- Over 90% of Nasdaq 100 components are trading below their 200-day moving average
- Historically, such a setup has always yielded positive returns for the index in the following 12 months
- Should the index keep falling over the next 2-3 months, I intend to take the opportunity to gradually buy high-quality tech names
Except for Russian indexes—which are a different story right now—the NASDAQ Composite is officially the worst-performing stock index among major markets year-to-date, having lost around -30.5%.
As we can see in the above chart, the tech-heavy benchmark is hovering dangerously close to the support created by this year's low—reached in mid-June. A sustained breakout below this level would likely imply the beginning of yet another leg down.
Since several younger investors had been mainly hoarding tech/growth stocks since the pandemic, the bloodbath might have been worse for them—with some individual stocks losing over 80%-90%.
Plus, as shown in Mike Zaccardi's article earlier this week, Millennials sold significantly more investments than any other age group amid this year's rout.
Source: Ally Invest
But to look at the situation today from a long-term investor's perspective, we can either panic or try to remain clear-headed and understand that opportunities arise precisely from moments like these.
Let's take a look at this exciting statistic:
The chart above shows the percentage (vertical axis) of stocks on the Nasdaq 100 trading above their 200-day moving average. Over 90% of the index's components are currently below this level, an obvious result of the strong bear market we are experiencing.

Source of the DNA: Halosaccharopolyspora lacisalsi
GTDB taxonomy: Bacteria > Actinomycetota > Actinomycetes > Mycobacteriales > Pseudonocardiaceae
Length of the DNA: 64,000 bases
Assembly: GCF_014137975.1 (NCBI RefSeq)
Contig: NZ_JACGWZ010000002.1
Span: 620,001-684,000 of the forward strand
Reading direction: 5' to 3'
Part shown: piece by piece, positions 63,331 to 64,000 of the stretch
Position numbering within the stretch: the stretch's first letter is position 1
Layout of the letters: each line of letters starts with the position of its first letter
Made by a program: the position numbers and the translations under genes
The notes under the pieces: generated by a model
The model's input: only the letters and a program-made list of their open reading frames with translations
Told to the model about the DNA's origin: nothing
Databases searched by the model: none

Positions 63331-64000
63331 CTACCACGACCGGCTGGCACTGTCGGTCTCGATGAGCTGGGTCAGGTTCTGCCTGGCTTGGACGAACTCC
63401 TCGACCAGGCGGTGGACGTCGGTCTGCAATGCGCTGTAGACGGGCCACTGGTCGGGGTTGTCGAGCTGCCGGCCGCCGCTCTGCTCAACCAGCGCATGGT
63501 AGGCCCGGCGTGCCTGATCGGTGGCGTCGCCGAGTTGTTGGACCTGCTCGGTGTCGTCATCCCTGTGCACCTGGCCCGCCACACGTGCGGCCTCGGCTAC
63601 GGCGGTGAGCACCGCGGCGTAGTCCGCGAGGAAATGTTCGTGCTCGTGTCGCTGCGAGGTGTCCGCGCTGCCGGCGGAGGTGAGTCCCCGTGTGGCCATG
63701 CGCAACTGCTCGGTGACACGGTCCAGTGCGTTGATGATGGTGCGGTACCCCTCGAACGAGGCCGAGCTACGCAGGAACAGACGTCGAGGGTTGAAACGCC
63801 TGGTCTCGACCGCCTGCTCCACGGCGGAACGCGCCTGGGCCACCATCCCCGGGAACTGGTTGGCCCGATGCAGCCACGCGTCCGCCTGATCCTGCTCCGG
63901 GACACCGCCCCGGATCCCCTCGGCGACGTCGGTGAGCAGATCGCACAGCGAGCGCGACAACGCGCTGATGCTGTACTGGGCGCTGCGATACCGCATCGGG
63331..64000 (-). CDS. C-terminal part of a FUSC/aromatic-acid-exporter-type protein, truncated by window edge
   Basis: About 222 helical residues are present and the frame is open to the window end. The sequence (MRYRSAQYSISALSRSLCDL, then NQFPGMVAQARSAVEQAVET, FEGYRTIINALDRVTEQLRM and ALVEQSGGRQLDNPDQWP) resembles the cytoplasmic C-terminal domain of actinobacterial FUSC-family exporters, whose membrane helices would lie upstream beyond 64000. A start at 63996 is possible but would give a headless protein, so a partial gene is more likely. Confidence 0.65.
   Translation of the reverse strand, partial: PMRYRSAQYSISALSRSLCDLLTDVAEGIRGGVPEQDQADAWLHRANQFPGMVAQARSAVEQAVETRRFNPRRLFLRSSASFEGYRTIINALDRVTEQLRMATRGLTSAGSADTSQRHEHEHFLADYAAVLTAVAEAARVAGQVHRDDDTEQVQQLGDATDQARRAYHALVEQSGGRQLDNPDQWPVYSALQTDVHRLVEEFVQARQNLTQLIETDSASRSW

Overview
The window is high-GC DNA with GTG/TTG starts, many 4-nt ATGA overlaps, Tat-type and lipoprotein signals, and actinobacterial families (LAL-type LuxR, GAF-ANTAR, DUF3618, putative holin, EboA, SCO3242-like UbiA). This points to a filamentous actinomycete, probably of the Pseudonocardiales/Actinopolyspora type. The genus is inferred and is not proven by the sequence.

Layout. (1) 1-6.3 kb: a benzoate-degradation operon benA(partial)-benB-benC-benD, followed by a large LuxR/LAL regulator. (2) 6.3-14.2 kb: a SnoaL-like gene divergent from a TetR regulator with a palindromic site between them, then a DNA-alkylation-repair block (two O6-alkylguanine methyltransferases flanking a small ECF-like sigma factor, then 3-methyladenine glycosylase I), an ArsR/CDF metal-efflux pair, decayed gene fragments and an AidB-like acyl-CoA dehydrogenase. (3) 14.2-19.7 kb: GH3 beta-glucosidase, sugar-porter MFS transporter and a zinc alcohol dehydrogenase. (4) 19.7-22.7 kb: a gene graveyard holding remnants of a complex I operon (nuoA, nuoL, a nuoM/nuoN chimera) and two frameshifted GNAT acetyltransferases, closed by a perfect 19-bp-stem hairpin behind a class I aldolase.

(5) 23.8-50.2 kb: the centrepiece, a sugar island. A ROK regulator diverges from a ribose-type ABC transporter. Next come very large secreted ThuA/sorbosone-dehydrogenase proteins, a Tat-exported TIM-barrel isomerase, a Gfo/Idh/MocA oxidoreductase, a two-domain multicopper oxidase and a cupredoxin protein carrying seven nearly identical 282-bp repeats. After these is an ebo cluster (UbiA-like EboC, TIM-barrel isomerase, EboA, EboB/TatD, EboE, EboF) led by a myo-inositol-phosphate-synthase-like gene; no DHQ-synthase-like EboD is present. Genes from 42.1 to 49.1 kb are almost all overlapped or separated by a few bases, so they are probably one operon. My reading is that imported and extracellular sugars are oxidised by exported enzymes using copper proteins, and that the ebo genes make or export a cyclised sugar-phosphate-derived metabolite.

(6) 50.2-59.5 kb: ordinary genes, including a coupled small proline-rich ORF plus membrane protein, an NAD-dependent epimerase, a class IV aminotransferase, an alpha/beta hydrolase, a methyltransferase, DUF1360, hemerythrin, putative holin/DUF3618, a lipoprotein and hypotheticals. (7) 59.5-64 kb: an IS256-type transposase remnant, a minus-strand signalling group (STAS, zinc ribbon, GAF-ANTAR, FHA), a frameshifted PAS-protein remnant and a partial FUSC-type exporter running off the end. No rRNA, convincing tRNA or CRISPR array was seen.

While this might seem like a panic element, let's delve deeper into the data with the second image below.
I don't want to bore you with statistics and technical terms. Still, simply put, if you look at the distribution of returns, you will notice that every time a similar setup occurred in the past (from 1996 to the present, even considering the Dotcom bubble) in the following 12 months, the Nasdaq 100 posted positive returns.
Since past performance does not guarantee future performance, we always have to approach the data with the proper caution.
However, putting everything together, this could be a very interesting moment to start repositioning (gradually) on tech equities, perhaps taking advantage of potential further declines in the 2-3 months ahead. That's especially if the Nasdaq sustains a breakout below this year's lows.
You could do this by taking direct exposure to the index or doing the proper analysis to find quality tech at discount valuations in the case of individual stocks.
As always, no one can predict the future, but at least investing based on data is worth a lot more than randomly investing in the long term.
Disclosure: The author is long on the Nasdaq and will buy more positions if the selloff continues.This article is written for informational purposes only; it does not constitute a solicitation, offer, advice, counseling, or an investment recommendation. As such, it is not intended to incentivize the purchase of assets in any way. I would like to remind you that any type of asset is highly risky and must be evaluated from multiple points of view. Therefore, any investment decision and the associated risk remains with you.
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